Biden's pick for HUD Secretary once wrote a letter of support for judge who severely beat his wife

Joe Biden touted his support of the Violence Against Women Act during his campaign for president. It is essentially the only legislation he can point to in his long 50-year political career. The irony is not lost now that Biden will likely nominate Rep. Marcia Fudge for a position in his cabinet. Fudge went to bat for a judge in her home state of Ohio after he beat his wife so severely that she required reconstructive surgery.

In 2018, Rep. Marcia Fudge tried to launch a challenge against Speaker Nancy Pelosi for her job. She failed and ended up endorsing Pelosi for another term as Speaker. Fudge at first cried racism but then an inconvenient truth came to the forefront. In 2015 Fudge wrote a letter of support for Cuyahoga Common Pleas Judge Lance Mason before he was sentenced for his actions. He was accused of beating his wife so severely while he was driving that she required reconstructive surgery. He also shoved her out of the car after the beating. Mason ended up being sentenced to two years in jail but was let out after nine months. By the time Fudge ran against Pelosi in 2018, Mason was again facing time in prison – this time for the murder of his wife. All of this came out during the Speaker’s race.

In the letter Fudge wrote on behalf of Mason, she claimed he was just a “good man who made a very bad mistake.” She said she had been assured by Mason that “something like this will never happen again.” He did, though, and ended up murdering his wife in front of the couple’s young children. Fudge was sticking up for this abuser/murderer in 2015 because he was a longtime public official in Ohio. He was an Ohio state senator from January 2007 to September 2008, a state representative, where he served as a ranking minority member of the House Criminal Justice Committee for five years, and an assistant county prosecutor for three years in the 1990s. Marcia Fudge is a politician from Ohio who decided to put her loyalty for a fellow politician over the life of a woman. Mason also served as an aide to U.S. Representative Stephanie Tubbs Jones, who died in office and Fudge holds that seat now.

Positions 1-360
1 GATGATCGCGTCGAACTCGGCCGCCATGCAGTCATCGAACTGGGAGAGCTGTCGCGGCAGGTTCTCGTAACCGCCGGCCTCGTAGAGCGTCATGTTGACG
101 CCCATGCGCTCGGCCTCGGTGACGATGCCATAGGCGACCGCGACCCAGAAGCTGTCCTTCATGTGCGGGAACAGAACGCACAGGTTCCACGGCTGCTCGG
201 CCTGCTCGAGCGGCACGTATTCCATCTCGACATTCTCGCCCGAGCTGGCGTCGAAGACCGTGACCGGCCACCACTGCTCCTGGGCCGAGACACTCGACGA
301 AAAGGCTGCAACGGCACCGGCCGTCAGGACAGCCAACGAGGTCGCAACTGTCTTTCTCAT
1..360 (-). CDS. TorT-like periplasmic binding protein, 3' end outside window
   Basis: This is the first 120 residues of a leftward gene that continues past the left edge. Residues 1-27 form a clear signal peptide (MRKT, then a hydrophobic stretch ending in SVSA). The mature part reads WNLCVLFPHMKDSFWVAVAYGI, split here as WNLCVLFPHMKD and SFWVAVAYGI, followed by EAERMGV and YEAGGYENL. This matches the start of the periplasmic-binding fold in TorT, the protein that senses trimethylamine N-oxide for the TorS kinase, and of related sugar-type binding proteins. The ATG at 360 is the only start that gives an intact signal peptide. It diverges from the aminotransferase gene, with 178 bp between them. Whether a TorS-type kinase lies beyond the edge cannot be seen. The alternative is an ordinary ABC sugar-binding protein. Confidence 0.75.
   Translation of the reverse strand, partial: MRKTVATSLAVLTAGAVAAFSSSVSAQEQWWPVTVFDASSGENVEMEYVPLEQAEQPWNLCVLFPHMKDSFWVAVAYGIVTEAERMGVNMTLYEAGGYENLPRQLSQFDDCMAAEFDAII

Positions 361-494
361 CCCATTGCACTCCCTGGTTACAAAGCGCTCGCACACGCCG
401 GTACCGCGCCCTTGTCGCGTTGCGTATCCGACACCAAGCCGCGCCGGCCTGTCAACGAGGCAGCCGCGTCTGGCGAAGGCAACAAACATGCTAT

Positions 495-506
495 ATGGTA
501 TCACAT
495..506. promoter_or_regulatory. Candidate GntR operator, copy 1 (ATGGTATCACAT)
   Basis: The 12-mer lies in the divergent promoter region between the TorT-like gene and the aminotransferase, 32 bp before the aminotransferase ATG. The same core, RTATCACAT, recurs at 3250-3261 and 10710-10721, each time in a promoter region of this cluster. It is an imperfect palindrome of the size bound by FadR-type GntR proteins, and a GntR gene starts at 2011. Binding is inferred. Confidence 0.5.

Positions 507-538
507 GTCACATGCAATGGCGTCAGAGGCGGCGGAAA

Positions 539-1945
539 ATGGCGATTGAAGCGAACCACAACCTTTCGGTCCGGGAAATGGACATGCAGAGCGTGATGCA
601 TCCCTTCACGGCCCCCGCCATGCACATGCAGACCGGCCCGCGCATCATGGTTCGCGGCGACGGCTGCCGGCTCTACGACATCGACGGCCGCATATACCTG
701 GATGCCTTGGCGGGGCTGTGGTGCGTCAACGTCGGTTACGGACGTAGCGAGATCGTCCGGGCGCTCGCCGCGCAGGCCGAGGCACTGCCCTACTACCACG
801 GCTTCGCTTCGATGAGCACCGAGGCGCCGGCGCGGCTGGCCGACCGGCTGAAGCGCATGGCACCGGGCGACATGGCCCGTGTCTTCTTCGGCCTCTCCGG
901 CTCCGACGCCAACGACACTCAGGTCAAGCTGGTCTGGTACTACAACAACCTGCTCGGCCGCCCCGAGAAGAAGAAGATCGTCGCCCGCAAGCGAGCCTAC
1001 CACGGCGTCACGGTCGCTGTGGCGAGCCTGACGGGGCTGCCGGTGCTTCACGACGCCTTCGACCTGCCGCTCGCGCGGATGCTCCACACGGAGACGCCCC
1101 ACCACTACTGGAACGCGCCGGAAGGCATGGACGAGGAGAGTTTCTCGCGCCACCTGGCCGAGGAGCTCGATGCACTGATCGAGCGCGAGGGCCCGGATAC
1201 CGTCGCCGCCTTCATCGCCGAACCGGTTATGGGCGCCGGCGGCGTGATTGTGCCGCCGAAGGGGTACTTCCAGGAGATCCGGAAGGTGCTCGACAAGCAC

On August 20, 2019, he pleaded guilty to killing his wife and on September 12th, he was sentenced to life in prison with the possibility of parole after 35 years.

Fast forward to 2020 and Joe Biden is choosing his cabinet. Rep. Jim Clyburn is putting a lot of pressure on Biden to nominate Fudge for Secretary of Agriculture. The Department of Agriculture is too white and focused on the Midwest, you see. Biden owes Clyburn, big time, for securing his win in the South Carolina primary, a win he desperately needed to stay in the race. Clyburn is calling in the debt by pushing for black nominees to fill Biden’s cabinet and other top positions in the Harris/Biden administration. Instead of Agriculture, it looks as though Fudge will be put up for HUD secretary.

Surely someone must have questioned Clyburn on his insistence that Fudge advance in her political career and be a part of Biden’s cabinet. Why would Joe Biden, the politician who likes to call himself a defender of women, elevate Fudge to such a position when she clearly puts political loyalty over human decency. Is it because she is a black woman and identity politics is the only thing that matters in the upcoming presidential term of Joe Biden and Kamala Harris? It sure looks like the color of her skin trumps her ability to make good decisions.

Civil rights leaders from the NAACP and the National Urban League met with Biden Tuesday. They are holding him accountable for his promise to create the most diverse cabinet ever.

Members of the Congressional Black Caucus and Congressional Hispanic Caucus have been in touch with Mr. Biden’s transition team to encourage him to increase diversity at the highest levels of the government. Some of those members are now discussing tactics to elevate their preferred contenders, including possibly aligning their endorsements. They haven’t reached an agreement on their strategy, according to people familiar with the discussions, but one approach would be to choose one Black or Latino candidate to recommend for a handful of top remaining positions.

“The African-American and Latino communities rallied behind this administration and their expectations are to be included at all levels,” said Rep. Bennie Thompson (D, Miss.), who has spoken with the Biden transition team.

The efforts underscore the pressures Mr. Biden faces as he builds out his administration. In addition to demands that he increase the diversity across his cabinet nominees, Mr. Biden is navigating the party’s progressive base and his pledge to govern as a consensus builder. Some of the candidates being pushed by Black and Latino groups don’t have the backing of progressive groups, and vice versa.

Surely there were other black women who could have been selected instead of Marcia Fudge. Biden has hesitated to pull members from the House for his cabinet because of the slim majority Democrats now hold, thanks to the success of Republicans flipping blue seats to red seats in the November election. Fudge assured Team Biden that “I’m in a safe district. Whoever would come here [to Congress] would be part of this team as well, so that gives me some comfort.” There’s that loyalty entitlement popping up again. It’s all so cozy.

A Biden transition official said Ms. Fudge was chosen to lead HUD because of her work in Congress and in local government in Ohio as a leading voice for working families and on issues related to poverty, hunger, and homelessness.

Let’s hope Fudge’s job description doesn’t include protecting women in dire situations. She’s not so good at that.